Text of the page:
Bear naked: Uncovering the story behind a rising band
The band Hunter and the Bear started out as a duo that used to rehearse in a soundproofed shipping container in a London car park before becoming a four piece that supported Eric Clapton this summer.
Ahead of their appearance at Loopallu in Ullapool, lead vocalist Will Irvine tells of growing up in Achiltibuie, listening to his parents' 1970s American rock music and the challenge of coming up with a good band name.
Hunter and the Bear say they can chart their progress by where they are on the bill for this month's Loopallu music festival.
The first time they played, they were on the fringes performing small gigs in Ullapool's Arch Inn and Argyll Hotel.
"This year we've been invited to play on the main stage," says Irvine.
"That is a real step up for us and a good reference point, letting us see how far in a year we've come."
Hunter and the Bear started out as a duo, Irvine and long-time friend Jimmy Hunter, who hails from Glasgow.
The pair ended up at the same university in Newcastle where Irvine studied English with drama and Hunter a business course.
Irvine says: "I was interested in the singing and song writing side of music, but Jimmy taught me to play guitar.
"He coached me through to a point where we could play together."
Later, after university, the pair headed north to Irvine's family home in Achiltibuie in Wester Ross to write songs, before travelling to London in pursuit of gigs.
"Ideally we would have liked to have stayed in Achiltibuie, but we felt we had to be somewhere we could be frequently playing live," says Irvine.
"We felt we had some songs that weren't terrible. We had a few friends in London and were able to get a few gigs, and get invited back to play some more."
Hunter and Irvine decided the next step was to add a drummer and bassist to their outfit.
"We managed to do this reasonably quickly," says Irvine.
They spotted drummer Gareth Thompson, from Brighton, playing in Ronnie Scott's Jazz Bar in London's Soho.
Thompson was asked to an audition where, at that time in 2012, Hunter and the Bear were regularly rehearsing.
"It was a rehearsal studio inside a shipping container in a car park," says Irvine. "It had been soundproofed and had an old drum kit and a couple of amps in it.
"We had really good times there."
Chris Clark, from Shrewsbury, a bassist with a love of heavy metal, joined the band next.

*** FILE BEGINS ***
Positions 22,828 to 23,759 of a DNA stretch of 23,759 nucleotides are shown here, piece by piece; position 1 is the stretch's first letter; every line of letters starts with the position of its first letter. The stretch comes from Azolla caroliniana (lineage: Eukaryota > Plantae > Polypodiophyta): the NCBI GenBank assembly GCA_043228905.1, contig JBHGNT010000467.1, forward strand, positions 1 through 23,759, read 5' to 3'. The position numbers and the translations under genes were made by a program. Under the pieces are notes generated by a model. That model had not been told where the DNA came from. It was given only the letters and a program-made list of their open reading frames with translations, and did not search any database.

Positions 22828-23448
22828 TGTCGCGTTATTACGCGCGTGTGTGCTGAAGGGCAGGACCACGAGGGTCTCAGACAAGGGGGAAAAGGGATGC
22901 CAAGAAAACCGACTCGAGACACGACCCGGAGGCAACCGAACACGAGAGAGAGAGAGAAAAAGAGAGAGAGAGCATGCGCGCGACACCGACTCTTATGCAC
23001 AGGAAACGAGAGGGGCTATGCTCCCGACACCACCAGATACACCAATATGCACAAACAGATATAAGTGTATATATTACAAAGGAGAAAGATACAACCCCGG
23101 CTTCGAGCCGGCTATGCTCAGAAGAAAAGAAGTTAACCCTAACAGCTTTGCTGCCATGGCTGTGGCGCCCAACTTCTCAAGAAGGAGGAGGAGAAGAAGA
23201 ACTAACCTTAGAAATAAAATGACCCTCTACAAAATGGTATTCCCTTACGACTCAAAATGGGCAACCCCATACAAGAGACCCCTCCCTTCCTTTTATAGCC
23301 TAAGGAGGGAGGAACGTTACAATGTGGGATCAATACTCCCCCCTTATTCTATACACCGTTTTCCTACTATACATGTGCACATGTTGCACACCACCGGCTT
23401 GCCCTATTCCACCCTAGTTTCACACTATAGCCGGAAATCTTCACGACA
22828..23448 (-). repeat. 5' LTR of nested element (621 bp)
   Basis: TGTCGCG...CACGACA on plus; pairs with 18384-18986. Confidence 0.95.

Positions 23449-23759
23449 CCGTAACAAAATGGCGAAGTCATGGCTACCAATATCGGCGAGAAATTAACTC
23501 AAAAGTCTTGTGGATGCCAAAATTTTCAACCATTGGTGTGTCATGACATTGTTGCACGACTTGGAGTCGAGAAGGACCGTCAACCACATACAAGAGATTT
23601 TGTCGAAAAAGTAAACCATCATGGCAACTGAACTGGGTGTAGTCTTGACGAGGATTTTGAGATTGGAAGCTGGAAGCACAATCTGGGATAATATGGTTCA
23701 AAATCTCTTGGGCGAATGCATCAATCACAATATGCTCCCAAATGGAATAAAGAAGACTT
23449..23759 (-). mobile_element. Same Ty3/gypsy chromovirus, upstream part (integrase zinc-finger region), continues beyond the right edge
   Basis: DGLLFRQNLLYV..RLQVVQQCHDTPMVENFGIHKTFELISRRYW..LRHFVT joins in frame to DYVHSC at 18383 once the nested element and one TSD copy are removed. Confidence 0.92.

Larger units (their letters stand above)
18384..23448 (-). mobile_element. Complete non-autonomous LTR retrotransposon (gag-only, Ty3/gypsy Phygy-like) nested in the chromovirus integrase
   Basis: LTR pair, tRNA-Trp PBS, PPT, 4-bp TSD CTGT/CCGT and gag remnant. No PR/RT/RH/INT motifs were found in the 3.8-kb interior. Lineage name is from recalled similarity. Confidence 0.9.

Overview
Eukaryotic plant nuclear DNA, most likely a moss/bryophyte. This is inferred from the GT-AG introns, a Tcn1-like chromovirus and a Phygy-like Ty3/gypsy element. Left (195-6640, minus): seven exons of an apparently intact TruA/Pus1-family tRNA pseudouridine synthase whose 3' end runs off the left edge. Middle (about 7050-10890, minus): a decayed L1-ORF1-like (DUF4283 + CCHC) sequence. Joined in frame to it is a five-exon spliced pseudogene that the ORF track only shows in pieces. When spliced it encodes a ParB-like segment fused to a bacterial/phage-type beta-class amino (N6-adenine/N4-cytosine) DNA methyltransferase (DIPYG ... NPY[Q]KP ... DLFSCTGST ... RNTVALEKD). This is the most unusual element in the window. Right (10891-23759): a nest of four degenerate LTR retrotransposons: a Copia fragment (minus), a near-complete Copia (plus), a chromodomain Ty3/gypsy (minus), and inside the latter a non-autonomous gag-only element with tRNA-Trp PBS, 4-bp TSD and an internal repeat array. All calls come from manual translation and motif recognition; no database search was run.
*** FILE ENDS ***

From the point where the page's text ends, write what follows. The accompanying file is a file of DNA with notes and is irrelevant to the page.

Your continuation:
Irvine says: "Our musical influences are all different. It is a real mixture and I think that is reflected in our music and song writing.
"I grew up listening to my parents' old rock music, bands like Lynyrd Skynyrd and Van Morrison. Lynyrd Skynyrd's Simple Man was usually playing in the car on the way to school. And, of course, there was lots of exposure to traditional music."
Earlier this summer, Hunter and the Bear played support to Eric Clapton at his performances in the SSE Hydro in Glasgow and the Leeds Arena.
Irvine says: "Before the performances we would go to a sound check and the lead sound guy would ask us to play a little bit. The sound in those enormous arenas was amazing. It was something I had never experienced before."
At the end of this month, Irvine will be back on home turf playing at Loopallu.
The London-based band has already been up in Wester Ross this year playing at the Summer Isles Festival in August. Irvine has played solo at the small festival in the past.
During the summer, Hunter and the Bear also played at Scotland's T in the Park and Belladrum Tartan Heart Festival.
"We come up to Scotland as often as we can," says the lead vocalist.
"Coming home to Achiltibuie is somewhere I can always come up with ideas, away from the busy schedules down in the city.
"It is somewhere you can clear your head, see the sea and get out for a walk if the writing isn't working out."
So was it in the far north, under its dark skies - light pollution is not a problem in a community of about 300 people - and seeing the constellations of Orion the hunter and Ursa Major, the Great Bear, that Irvine and Hunter drew inspiration for the band's name?
"We came up with some terrible names for the band at first. I'm too embarrassed to mention them," says Irvine, before revealing the answer.
"Jimmy's surname is Hunter and when I was at school I played a lot of rugby and my nickname was the Bear, so we thought Hunter and the Bear was a good name.
"However, because of Jimmy's beard and hair people always think he's the bear in the name.
"The name means a lot of different things to us as a band," Irvine adds. "And we hope it is one that people remember."